To the Editor — The world is waiting for a vaccine against SARS-CoV-2. In anticipation of successful trial results, preparations are being made for an unprecedented effort to achieve universal coverage and protection. But the interim measures to mitigate COVID-19 have brought their own severe and negative aftershocks. Global lockdowns and closures of schools and protective services have shone light on the vulnerability of children. Challenges of parenting under the strain of the epidemic are near-universal, and most harsh parenting is not malicious, but triggered by stress, poverty and mental health distress. In the extreme, the situation of fragile families affected by violence and neglect has worsened1, abusers have had increased impunity and victims have been cut off from supportive teachers, social workers and friends. The looming economic fallout and uncertainty is adding yet more pressure onto such family settings, with lifetime and intergenerational consequences for the children affected. But there is a cost-effective and scalable response.

From infancy, children experience the absence of protective and nurturing primary caregivers as a serious threat. Neglect or violence chronically activates the stress response system. This toxic stress fundamentally alters neuroendocrine, neurotransmitter systems and pro-inflammatory cytokines, with lasting negative consequences on emotional, intellectual and physical development2. Research from the US Centers for Disease Control and Prevention (CDC), WHO and others has shown strong correlations between these adverse childhood experiences and increased lifetime rates of depression, suicide, alcohol and drug use, obesity, HIV infection, chronic obstructive pulmonary disease and heart disease3. Before COVID-19, systematic reviews identified that a billion children a year were already victims of violence4, costing 2–5% of global GDP5. The role of child protection social workers is essential, but by the time they are involved, violence has already taken place: this is primarily response rather than prevention.

What we need is a ‘vaccine’ against neglect and abuse in the lives of children. And recent research shows that a cost-effective preventative service does exist. Just as with a COVID-19 vaccine, this builds on decades of previous research6. Evidence-based parenting programmes support families with the common challenges of raising children while respecting parents’ capacity to solve problems. They also provide effective strategies for improving relationships, reducing conflict, managing family finances and relieving parenting stress7. In the past two years, randomised controlled trials have shown that families accessing parenting programmes have reductions in violence, mental health problems, alcohol use and extreme poverty8,9. There is good evidence of effectiveness across high-, middle- and low-income countries. Although parenting support cannot provide herd immunity against childhood trauma, it is the best option we know for preventing this serious threat to public health. The return on investment for government budgets and societal wellbeing would be substantive.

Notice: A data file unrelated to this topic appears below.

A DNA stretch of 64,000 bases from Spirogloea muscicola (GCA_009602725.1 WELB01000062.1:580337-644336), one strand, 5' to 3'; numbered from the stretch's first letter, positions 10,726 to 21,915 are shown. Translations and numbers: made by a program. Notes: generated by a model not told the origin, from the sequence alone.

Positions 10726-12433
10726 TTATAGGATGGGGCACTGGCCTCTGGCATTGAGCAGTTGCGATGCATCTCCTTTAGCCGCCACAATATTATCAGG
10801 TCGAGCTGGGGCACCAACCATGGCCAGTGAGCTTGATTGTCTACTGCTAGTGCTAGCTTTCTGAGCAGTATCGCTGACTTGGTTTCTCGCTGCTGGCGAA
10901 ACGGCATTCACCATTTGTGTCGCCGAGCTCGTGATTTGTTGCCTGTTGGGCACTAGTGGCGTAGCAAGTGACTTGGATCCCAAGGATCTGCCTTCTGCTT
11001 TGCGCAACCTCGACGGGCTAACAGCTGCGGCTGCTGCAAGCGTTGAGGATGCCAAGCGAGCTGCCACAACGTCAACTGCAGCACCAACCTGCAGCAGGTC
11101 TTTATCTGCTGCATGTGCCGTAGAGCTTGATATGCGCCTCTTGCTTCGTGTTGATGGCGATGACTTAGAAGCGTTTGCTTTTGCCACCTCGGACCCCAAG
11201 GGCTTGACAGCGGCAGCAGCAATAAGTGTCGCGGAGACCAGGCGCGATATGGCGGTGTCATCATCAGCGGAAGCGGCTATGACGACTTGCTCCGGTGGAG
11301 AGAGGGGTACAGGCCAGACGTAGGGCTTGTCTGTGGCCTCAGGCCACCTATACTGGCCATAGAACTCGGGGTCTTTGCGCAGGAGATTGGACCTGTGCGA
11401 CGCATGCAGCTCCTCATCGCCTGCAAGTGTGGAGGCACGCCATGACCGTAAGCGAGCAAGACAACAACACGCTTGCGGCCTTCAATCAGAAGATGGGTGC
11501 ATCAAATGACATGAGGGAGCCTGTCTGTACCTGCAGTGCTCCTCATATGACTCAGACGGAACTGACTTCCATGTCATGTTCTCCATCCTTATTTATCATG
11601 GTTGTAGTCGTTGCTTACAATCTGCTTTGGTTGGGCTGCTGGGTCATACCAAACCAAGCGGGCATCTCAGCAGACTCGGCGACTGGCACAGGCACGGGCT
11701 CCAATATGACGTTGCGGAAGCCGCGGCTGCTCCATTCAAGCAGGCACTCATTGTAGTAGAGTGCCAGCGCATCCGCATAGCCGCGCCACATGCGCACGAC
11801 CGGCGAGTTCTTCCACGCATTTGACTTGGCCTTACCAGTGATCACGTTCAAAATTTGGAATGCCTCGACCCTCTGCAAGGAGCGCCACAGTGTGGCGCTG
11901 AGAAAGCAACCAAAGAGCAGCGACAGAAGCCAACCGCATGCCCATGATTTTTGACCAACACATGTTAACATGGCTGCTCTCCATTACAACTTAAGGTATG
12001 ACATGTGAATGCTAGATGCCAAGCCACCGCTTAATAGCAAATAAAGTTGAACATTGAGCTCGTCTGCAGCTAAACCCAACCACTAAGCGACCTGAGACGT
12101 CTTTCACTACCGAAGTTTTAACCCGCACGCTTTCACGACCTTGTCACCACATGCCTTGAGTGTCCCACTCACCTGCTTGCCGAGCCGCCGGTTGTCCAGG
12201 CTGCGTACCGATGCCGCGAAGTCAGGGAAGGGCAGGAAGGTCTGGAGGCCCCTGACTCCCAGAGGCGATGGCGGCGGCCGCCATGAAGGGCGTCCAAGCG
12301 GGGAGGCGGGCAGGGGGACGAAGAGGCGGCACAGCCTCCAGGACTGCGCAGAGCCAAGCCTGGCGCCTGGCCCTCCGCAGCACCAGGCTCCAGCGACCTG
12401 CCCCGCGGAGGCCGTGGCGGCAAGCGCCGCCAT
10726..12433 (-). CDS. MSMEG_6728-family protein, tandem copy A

There has been global agreement on the need for a COVID-19 vaccine to be universally available, not-for-profit and equitably accessible in low- and middle-income countries. These conditions should also apply to a parenting ‘vaccine’. Delivery cost in countries that have scaled up non-commercial parenting programmes nationally, such as the Philippines and South Africa, is around $18 per family—similar to the cost of a standard flu vaccine. New initiatives have shown the capacity to provide evidence-based parenting support through remote delivery, reaching 57 million families across 180 countries within the first 12 weeks of COVID-19 lockdowns10.

The world needs a universal, public health approach, both to prevent COVID-19 and to break the intergenerational transmission of toxic stress that the pandemic has exposed.